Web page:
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Rising prices of crude oil have economists in the U.S. worried, but the real impact of expensive oil won’t be felt on American shores.Bank of America Merrill Lynch analyst Neil Dutta argues that Europe is going to feel the most severe pain from oil shocks in an investor note out last week.
Dutta says that Europe’s difficulties stem from peripheral countries’ dependence upon oil from Iran, as well as the Middle East more generally. For instance, Greece currently gets one third of its oil imports from Iran—and the EU has promised an embargo on Iranian oil to take effect in July.
“The complicating factor is that [Greece and other peripheral countries are] the focus of the sovereign debt crisis,” Dutta told Business Insider in a phone interview.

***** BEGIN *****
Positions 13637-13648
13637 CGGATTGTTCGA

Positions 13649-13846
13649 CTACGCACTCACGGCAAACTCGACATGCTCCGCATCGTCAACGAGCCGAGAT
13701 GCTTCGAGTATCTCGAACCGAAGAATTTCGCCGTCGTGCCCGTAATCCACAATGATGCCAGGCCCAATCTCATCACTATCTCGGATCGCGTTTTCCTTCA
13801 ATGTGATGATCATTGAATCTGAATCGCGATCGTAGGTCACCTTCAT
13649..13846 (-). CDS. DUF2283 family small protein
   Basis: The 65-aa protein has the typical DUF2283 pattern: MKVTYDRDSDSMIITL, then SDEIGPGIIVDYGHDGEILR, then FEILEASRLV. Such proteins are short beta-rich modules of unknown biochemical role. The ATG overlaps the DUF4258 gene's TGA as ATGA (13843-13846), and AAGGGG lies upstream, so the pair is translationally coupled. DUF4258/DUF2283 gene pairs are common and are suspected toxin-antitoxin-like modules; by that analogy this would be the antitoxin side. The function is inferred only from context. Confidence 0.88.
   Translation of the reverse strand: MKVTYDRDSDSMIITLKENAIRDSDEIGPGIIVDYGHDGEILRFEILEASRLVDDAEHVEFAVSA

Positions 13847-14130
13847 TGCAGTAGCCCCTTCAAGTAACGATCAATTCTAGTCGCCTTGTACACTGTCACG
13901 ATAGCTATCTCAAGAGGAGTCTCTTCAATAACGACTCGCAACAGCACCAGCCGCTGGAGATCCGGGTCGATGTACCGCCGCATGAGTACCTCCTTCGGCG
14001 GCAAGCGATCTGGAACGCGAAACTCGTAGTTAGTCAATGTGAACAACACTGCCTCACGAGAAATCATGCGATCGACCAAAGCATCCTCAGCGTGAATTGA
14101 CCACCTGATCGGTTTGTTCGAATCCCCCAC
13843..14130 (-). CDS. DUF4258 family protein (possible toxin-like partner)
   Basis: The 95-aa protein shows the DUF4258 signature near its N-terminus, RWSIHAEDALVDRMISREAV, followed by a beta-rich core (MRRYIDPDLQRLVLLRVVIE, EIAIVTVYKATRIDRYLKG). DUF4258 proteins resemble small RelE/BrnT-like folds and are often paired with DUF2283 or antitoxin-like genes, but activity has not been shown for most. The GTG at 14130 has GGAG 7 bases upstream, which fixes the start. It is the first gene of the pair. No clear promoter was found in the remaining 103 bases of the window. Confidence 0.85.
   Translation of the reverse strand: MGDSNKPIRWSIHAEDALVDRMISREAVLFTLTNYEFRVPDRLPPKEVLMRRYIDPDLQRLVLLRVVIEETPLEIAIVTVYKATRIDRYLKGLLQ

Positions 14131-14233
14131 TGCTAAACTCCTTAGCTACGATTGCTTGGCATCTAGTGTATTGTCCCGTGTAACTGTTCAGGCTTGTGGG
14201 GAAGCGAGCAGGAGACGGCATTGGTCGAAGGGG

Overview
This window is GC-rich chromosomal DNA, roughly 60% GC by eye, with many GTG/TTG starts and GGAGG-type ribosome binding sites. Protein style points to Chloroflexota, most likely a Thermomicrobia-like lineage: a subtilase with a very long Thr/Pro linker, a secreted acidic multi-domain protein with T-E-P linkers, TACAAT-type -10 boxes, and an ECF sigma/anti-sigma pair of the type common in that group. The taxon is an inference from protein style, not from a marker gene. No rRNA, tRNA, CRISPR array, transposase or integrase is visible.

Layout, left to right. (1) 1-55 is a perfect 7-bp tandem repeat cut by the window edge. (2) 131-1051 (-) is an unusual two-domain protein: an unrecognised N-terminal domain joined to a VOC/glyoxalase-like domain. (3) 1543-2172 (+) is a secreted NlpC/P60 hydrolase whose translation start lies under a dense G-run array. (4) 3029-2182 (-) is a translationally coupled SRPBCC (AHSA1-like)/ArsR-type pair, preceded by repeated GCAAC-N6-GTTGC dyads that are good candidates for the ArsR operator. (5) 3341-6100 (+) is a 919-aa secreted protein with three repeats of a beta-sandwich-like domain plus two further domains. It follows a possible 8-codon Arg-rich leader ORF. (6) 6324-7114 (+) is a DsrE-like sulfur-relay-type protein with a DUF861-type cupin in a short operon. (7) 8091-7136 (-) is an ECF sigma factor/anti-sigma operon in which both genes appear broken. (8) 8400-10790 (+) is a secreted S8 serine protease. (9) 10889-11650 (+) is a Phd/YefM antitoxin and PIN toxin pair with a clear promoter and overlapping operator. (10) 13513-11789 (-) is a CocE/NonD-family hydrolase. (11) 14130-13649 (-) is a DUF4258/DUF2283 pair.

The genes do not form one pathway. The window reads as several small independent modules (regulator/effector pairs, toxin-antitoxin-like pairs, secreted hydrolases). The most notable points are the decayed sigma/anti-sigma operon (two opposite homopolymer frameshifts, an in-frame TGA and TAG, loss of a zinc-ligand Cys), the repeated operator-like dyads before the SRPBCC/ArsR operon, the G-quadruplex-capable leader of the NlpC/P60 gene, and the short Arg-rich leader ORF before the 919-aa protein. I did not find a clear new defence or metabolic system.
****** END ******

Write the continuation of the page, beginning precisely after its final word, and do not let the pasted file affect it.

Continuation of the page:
But that’s just one side of the problem. “Second, Europe’s more exposed to the Middle East because they’re closer to it. It’s a matter of geography,” he explained.
Europe will have a much harder time escaping a shock from its regional neighbours, whereas the U.S.’s own oil reserves and distance mitigate the strength of ties to the Middle East.
Even so, Dutta added that high oil prices are “an unambiguous negative for every country that’s consuming oil.”